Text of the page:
In a clinical trial, Mark Rubinstein, Ph.D., (left) and John Wrangle, M.D., used two drugs that have never been combined in humans before to slow the progression of lung cancer.
Nancy DeMore, M.D. is leading a clinical trial using frankincense to try to treat breast and colon cancer at the Medical University of South Carolina. The study was inspired by a research specialist in DeMore’s lab.
Nancy DeMore, M.D. teamed up with Clemson engineering students to work on a device that will improve patient experience and lower costs.
The new generation of surgical learners are poised to move the field into the next era and require unique and innovative methods of learning to do so.
We are committed to empowering the surgeons of tomorrow to continue to deliver compassionate patient care as they face the extraordianry challenges of the next evolution of surgical training.
Support resident education and empower the next generation of surgeons.
With one of the strongest transplant programs in the nation and the only living donor transplant center in the state, we have achieved much in our short history. Groundbreaking research developments are paving the way for new discoveries that will vastly improve patient care and outcomes. Still, barriers persist. Each day 22 people die waiting for an organ transplant. More than 120,000 people currently await transplant nationwide, including more than 1,000 in South Carolina. More than 85 percent of those people need a kidney transplant, and the numbers continue to grow.
The MUSC Living Donor Institute aims to improve education and access, recruite and retain the world’s best transplant team and embrace innovation and collaboration in research to Change What's Possible for patients in need of organ transplantation.
Endowed Chairs are the highest academic award that we bestow on a faculty member, and it lasts as long as the University exists. Thus, it honors both the donor and the accomplished recipient by helping the next generation of surgical leaders achieve their full potential.
The David B. Adams Endowed Chair in GI and Laparoscopy Surgery is named in David B. Adams, M.D. honor and will be held by the Division Chief of GI and Laparoscopic Surgery.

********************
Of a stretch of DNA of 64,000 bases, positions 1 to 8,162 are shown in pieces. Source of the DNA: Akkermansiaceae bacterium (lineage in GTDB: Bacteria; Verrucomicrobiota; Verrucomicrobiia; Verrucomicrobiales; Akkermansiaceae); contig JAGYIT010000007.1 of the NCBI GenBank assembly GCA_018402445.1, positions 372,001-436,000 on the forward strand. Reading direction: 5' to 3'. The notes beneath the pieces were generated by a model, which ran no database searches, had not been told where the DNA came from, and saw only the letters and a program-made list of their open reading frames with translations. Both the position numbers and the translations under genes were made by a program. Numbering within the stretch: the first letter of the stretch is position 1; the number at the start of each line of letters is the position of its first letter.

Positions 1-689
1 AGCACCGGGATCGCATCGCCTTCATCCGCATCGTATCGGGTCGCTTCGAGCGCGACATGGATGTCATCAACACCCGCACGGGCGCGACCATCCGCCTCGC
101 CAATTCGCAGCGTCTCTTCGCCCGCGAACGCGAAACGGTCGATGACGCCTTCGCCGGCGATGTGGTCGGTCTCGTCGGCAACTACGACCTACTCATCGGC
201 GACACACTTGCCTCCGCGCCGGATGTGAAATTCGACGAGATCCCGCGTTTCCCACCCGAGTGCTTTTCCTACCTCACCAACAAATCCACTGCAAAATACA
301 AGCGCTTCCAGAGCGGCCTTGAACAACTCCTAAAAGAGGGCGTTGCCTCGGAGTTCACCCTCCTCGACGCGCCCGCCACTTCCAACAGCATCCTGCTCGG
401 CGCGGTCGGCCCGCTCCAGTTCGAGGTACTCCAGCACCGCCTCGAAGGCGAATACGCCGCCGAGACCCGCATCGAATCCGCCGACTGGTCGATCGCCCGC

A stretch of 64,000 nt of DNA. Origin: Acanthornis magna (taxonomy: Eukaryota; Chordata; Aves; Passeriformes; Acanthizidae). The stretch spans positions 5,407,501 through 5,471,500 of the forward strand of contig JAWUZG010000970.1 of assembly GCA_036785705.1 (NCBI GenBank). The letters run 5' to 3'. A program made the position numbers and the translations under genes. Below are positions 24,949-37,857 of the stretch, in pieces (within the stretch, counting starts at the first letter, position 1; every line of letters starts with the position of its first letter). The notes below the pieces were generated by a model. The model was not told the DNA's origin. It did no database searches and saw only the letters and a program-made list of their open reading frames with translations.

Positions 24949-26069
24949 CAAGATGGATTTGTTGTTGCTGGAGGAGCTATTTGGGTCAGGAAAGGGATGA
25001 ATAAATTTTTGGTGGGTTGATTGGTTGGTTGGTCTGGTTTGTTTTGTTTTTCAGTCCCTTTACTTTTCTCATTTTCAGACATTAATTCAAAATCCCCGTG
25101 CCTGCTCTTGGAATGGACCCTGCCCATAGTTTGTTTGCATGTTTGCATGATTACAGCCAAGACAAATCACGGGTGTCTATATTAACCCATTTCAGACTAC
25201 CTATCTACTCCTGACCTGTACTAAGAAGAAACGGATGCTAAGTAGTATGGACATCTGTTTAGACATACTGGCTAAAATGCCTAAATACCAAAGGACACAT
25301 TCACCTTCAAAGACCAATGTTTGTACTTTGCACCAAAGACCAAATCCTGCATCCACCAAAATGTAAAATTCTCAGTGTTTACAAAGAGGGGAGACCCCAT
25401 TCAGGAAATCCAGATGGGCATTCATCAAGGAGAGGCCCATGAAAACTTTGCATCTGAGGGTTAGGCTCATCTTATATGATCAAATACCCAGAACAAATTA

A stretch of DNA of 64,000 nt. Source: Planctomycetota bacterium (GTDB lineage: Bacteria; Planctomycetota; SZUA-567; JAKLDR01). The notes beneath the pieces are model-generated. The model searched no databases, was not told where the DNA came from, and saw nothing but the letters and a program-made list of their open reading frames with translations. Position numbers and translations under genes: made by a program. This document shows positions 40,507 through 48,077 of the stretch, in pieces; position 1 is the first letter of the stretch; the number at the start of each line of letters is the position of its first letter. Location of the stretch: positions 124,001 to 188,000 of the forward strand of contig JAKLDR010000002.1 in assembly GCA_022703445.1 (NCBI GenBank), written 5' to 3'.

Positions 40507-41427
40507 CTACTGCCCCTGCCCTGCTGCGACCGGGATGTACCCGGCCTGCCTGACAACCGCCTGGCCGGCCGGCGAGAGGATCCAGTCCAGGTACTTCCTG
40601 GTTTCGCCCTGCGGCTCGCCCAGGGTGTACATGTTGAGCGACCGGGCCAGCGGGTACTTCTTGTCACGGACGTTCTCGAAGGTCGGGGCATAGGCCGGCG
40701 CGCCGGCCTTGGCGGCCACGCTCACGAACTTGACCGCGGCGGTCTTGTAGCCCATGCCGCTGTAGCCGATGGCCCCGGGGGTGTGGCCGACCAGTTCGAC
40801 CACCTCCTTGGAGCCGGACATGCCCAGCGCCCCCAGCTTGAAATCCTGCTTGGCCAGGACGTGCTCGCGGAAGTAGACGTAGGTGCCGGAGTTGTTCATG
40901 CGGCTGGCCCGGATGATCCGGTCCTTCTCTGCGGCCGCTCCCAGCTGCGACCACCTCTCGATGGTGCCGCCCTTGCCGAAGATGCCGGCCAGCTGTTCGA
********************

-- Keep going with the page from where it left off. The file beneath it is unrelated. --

"A class act in every dimension ...Truly exceptional ...Genuinely kind, selfless ... Always rooting for the underdog ... No one in the field of Surgery is a better example of a master surgical educator ... He routinely gives hope to the hopeless ... The consummate surgeon."
These are but a few of the moving tributes shared in describing Dr. David Adams, who joined the faculty in the Department of Surgery at MUSC in 1986. He has served as Medical Director, One West Trauma Center, Program Director in the General Surgery Residency Training Program, Interim Chairman of the Department, Chief of the Division of GI and Laparoscopic Surgery and has just stepped down from his 27th consecutive year as Course Director of the highly-praised MUSC Annual Postgraduate Course in Surgery.
The Elliott-Robison Endowed Chair in Vascular Surgery honors two accomplished leaders whose numerous contributions have contributed to nationally recognized and improved care of patients with vascular diseases - not only in South Carolina - but throughout the world.
Bruce M Elliott, M.D. has served many leadership roles including President of the Medical staff, President of the University Medical Associates faculty practice plan, Sr. Associate Dean for Clinical Affairs, and the University’s designated Conflict of Interest officer. Dr. Elliott’s clinical interests have focused on Carotid Disease, Diabetic foot, and Aortic Aneurysms.
Jacob Robison, M.D. has been an advocate of adapting new technologies to the assessment and management of vascular disease. Together with his associates in interventional radiology, he pioneered the management of aortic aneurysms with endovascular stent grafting in South Carolina in 1996. He also performed the first fenestrated aortic graft involving physician modification to preserve renal blood flow during EVAR and performed the first four-vessel fenestrated EVAR in South Carolina.
As we contintue to create a bedside-to-bench and back again culture of discovery and innovation at MUSC, we want all investigators — from clinical to basic science — to have the resources they need to advance their science. Supporting our research will allow our surgeon-scientists to pave the way for new discoveries that will improve patient care. Additionally, one of the strengths of the residency program is the opportunity to participate in clinical and basic science research. Your gift will also make it possible for a surgical resident to conduct a truly exceptional research project, potentially furthering his or her career.
As global health becomes more successful and fewer people are dying of malnutrition and communicable diseases, the burden of Global Surgery will create new challenges. Our global outreach in Cameroon provides a robust training opportunity for our residents to meet and work with African surgeons and residents who are training to work in their own countries. This international rotation is invaluable to our U.S. residents as they learn how they can make a difference in this rapidly changing and interconnected world.